Quite often when we look at a websites prior to starting SEO on a website we find canonical problems with sites that have multiple domains – so what does a canonical problem mean when we use it in relationship to search engines and computers.
First the Science Bit
canonical is a term in mathematics ”The usual or standard state or manner of something”
Computing has borrowed this term and uses it in a similar way to describe problems where working out what is actually meant by something can cause problems.
If you have ever used a website and entered a date and had a problem because the website expected a us date format and you entered a UK format you will have experienced a canonical problem.
For example using the date format “month/day/year” instead of “day/month/year can cause some nasty problems.
01/05/2006 is the first of May in UK usage but the 5th of January in American this can cause problems so a lot of websites and experienced computer programmers will use a date format like 05-Jan-2006 which removes any uncertainty to what date is meant.
So how does this effect my ranking in search engines
With websites there can be problems with search engines when a website has multiple domains how to work out which is the definitive domain? Humans are smart and can normally work this out but computers are really dumb! and can get confused
For example a site we recently worked on has a lot of domains
they also have another 8 different domains
When Google or any search engine sees this as 2 or more different websites this can cause the different versions of the website to compete against each other this can cause the sites to perform poorly compared to just a single site.
Also each version of the website will have links to it some may link to the .co.uk some to the .com as the number of links to a site is a major part of how search engines decide to rank a site in their search results – its obvious that splitting your links across more than one domain is a bad idea.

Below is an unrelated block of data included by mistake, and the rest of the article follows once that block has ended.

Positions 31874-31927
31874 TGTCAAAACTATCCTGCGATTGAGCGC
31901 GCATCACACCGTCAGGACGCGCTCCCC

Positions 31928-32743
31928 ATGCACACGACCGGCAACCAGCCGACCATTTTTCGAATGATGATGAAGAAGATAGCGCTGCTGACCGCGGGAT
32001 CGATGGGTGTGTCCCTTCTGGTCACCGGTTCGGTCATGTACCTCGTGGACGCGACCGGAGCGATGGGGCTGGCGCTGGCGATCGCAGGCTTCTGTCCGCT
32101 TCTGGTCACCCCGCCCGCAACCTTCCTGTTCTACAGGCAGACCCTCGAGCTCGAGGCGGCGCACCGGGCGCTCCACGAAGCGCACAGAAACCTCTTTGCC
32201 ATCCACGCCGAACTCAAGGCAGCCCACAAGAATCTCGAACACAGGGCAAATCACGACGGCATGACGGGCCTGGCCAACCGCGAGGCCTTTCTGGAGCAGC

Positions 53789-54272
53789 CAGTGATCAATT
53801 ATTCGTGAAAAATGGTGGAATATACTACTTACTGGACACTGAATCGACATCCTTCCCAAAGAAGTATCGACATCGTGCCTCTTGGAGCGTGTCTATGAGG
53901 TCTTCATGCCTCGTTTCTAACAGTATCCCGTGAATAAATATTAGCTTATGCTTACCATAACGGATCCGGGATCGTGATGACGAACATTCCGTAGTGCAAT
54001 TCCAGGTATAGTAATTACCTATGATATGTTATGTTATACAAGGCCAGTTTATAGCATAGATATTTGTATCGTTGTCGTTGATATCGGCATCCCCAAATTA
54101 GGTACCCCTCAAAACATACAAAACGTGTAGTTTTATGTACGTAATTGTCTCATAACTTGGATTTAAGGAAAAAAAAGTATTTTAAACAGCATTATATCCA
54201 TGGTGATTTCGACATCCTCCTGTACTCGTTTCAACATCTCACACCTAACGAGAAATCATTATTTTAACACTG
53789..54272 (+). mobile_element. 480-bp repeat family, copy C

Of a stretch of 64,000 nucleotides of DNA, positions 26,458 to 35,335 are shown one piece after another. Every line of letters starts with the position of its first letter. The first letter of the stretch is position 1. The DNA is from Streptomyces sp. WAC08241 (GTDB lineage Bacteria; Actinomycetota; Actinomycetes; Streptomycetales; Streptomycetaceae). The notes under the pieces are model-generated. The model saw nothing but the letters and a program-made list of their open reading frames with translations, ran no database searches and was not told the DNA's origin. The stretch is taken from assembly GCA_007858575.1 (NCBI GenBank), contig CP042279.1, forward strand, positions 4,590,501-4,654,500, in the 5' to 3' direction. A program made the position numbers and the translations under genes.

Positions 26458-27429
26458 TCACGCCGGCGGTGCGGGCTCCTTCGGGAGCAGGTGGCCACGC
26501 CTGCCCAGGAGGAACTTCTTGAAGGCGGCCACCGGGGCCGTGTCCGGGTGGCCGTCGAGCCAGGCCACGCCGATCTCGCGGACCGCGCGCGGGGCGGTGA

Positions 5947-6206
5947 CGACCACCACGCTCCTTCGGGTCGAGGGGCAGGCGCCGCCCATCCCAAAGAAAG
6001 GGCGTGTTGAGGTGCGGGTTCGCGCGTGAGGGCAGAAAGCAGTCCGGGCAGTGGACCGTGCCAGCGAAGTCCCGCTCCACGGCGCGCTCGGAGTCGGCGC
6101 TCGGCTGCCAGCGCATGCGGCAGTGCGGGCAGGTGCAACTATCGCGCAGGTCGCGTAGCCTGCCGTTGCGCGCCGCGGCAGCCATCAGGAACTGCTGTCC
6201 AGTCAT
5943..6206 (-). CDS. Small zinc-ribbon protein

Also website will often respond both to the version of the site with the www prefix and the one with out for example.
so in our example there are 20 Versions of the website.
To solve the problem you should configure the website to tell browsers and search engines what the definitive name is.
This is done by using a permanent redirect which in layman’s terms says
“hey Google this website is no longer here its over here now – please update your records”.
When you browse a website that is redirected you get sent to the correct (or canonical) version of the website. The same things happens when a search engine reads a site it gets told exactly what the definitive version of the site is.
It is vital to use the permanent redirect and not a temporary one.
Each websever will have a way of doing this for a system based on Unix/Linux this is normally done using mod rewrite and .htacess (this is normally already installed) for Microsoft web servers a separate third party piece of software (an ISAPI filter) has to be installed
For our experience after all the multiple domains have been redirected it take up to 2-3 months for the full effect of redirects to show up in the search engine results.
There is also the issue of which domain is appropriate for the target .co.uk or .com for example we blogged about geolocation issues a while back here